Lots of people have been asking: how was this gigapixel panorama created?
I promised to answer everyone’s questions, so here we go…#1 by Rami Saarikorpi on December 18, 2009 – 10:33 am What kind of robotic device did you use? I have Gigapan, but I can not get my Mark II + 300mm to it
I used a robotic device made by my friend Traugott. It allows the use of larger cameras and lenses. It was very helpful and saved a lot of headaches. I have made gigapixel images without this device, and while it worked – – it was much more difficult to shoot, and there were also issues in the stitching that needed to be resolved. Overall, having a robot move the camera for you really makes the process more efficient.#2 by Waph on December 18, 2009 – 10:48 am Did you try other stitching software like the Gigapan and gigapixel plug-in of Autopano Giga? How long did the stitching period last?
I have tried many image stitching programs, yes. The gigapan software allows a degree of automation that is impressive. Autopano Giga is also very powerful. You neglected to mention Hugin, which is a free and open-source panorama stitcher; while the usability takes some getting used to, it is very powerful. I prefer PTGui because of the degree of control it allows in the stitching and blending of the panorama. It is an extremely well-made program. It also allows the possibility of “totally automatic” stitching, and when your images are created with this in mind, it can do perfect job.
The stitching period lasted about 3 days. However it was necessary to do it more than once I was using a 4-year old machine; if I was using an up-to-date workstation, it might take half the time. It’s possible that in one or two years, the same image might take a fraction of the time to stitch – many innovations are happening in this little corner of technology!#5 by Maksim on December 18, 2009 – 5:24 pm Did they remove the windows for you in the observation deck? Or which observation deck did you use?
I was situated above the observation deck, in open air. Those windows in the observation deck are unfortunate – a double layer of dirty windows doesn’t really allow a very nice photo to be taken!#7 by Clint on December 18, 2009 – 10:32 pm Amazon EC2 might be a good way to render the Panorama.
Sure, but you’d have to upload the images to render it. And then download it again if you want to open it in photoshop. If I lived in Korea, this might be feasible. However your idea certainly has merit, 360 Cities uses EC2 to convert our panoramas into different formats. It is very economical and convenient.
This panorama was actually shot from 3 different balconies. It is possible to get to the top of the antenna, but this is much farther up, and Prague does not really have any tall buildings anyway, so the view isn’t necessarily better up there.
I was up in the tower for 5 hours. I shot more than one panorama at different resolutions / focal lengths. The first one I made was using a 45mm lens. Only after I had finished that one, I decided to try using the 200mm lens over a few more hours. This second one took more than 3 hours to shoot from beginning to end. I also had some issues with the equipment – the camera was not firing every shot as it was supposed to, and I had to shoot the entire section again from the beginning. Towards the end, my portable hard disk was getting very full. At the very end of the shooting, the battery in the robot finally died – with four shots to spare. So, it was only with a little bit of luck that everything worked ok.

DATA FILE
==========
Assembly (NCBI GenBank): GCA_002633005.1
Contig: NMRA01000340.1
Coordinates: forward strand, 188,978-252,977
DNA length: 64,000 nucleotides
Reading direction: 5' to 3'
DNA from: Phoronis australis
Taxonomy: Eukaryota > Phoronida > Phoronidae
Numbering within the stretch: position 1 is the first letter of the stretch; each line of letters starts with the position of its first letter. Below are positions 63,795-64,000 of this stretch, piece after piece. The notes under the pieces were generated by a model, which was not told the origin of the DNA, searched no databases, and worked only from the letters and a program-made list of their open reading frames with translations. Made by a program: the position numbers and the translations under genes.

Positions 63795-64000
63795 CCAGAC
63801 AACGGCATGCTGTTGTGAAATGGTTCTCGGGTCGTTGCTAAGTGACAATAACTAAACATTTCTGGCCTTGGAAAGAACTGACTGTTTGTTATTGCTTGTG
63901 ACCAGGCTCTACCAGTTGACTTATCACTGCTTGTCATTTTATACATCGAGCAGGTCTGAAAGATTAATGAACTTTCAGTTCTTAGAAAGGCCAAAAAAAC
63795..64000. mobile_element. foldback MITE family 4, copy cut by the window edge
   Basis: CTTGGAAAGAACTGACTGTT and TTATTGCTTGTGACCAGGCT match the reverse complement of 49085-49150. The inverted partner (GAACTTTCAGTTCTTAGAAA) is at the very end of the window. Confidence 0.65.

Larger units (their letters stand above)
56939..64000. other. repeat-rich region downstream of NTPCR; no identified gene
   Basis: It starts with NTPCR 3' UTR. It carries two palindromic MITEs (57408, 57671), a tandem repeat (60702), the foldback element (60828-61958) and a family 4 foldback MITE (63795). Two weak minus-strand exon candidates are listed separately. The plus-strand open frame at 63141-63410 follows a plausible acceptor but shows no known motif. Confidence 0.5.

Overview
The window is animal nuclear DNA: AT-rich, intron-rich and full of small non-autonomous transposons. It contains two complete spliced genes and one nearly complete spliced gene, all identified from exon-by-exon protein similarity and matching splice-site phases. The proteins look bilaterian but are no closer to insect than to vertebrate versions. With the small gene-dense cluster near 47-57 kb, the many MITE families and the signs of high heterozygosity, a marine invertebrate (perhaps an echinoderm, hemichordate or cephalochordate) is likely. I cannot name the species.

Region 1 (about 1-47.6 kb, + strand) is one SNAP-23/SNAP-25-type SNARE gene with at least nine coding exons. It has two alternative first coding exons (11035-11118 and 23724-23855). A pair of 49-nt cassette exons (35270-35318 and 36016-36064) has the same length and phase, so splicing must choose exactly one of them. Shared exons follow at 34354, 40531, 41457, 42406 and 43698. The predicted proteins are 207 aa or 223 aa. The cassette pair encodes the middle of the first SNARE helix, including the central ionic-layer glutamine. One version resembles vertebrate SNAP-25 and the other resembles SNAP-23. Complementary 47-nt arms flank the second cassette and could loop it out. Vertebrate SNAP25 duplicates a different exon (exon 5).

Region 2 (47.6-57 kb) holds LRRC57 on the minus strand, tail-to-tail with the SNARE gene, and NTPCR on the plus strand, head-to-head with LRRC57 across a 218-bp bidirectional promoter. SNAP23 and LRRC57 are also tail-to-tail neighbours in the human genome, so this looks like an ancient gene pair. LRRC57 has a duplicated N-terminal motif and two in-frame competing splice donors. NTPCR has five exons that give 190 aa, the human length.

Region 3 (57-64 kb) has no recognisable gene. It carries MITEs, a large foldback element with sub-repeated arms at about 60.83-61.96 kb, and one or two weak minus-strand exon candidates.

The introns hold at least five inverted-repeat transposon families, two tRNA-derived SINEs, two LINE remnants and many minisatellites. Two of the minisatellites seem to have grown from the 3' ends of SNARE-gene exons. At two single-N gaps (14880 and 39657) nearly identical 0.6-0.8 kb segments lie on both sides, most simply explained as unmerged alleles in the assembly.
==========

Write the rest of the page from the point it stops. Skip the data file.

Shadows were not really a problem. If there was much less in the image – say, if it was a panorama of 2 trees in the sunshine with their shadows going across the ground – in that case, shadows would be a problem if there is much time passing between shots. The sun doesn’t move as slowly as you think.#8 by conrick on December 19, 2009 – 4:43 am Did you atacched the camera to a computer or to an external drive?
No, the camera was taking photos directly to its memory card. It wasn’t connected to a computer or hard disk.#13 by HErnestM on December 21, 2009 – 4:49 am A minor point compared to some of the others, but the first thing that came to mind was why was it shot with a zoom instead of a fixed focus 200mm 1.8 or 2.8? On top of that the zoom was extended out to the maximum 200mm. Typically a lens has the most optical aberrations at the extremes (70mm and 200mm in this case). Granted the lens was of decent quality I’m sure, but unless I have to, I try and back off a little from a maximum zoom to get a clearer image. Just curious about the decision to use the zoom.
It was necessary to use the best type of lens possible – the one that is in my possession 😉 That’s the Canon 70-200mm 2.8 which is a wonderful lens. Sure there are better ones out there.Does the tiling process crop out the edges to help with the image quality?
Yes, because the images that were shot overlap by about 25%, the stitching process ends up using only the central portion of each image. So if you are a stickler for fidelity, you can rest easy knowing that the less-sharp edges of the image do not appear in the final stitched panorama.#26 by frank noon on January 11, 2010 – 6:50 pm You must have a lot more patience than me to create this.
Actually, I’m not sure. I don’t know how someone as impatient as myself ever decided to do stuff like this. Life is very surprising 😉
I hope I have answered everyone’s questions. If you have more questions, please leave a comment, and I will answer them as they come.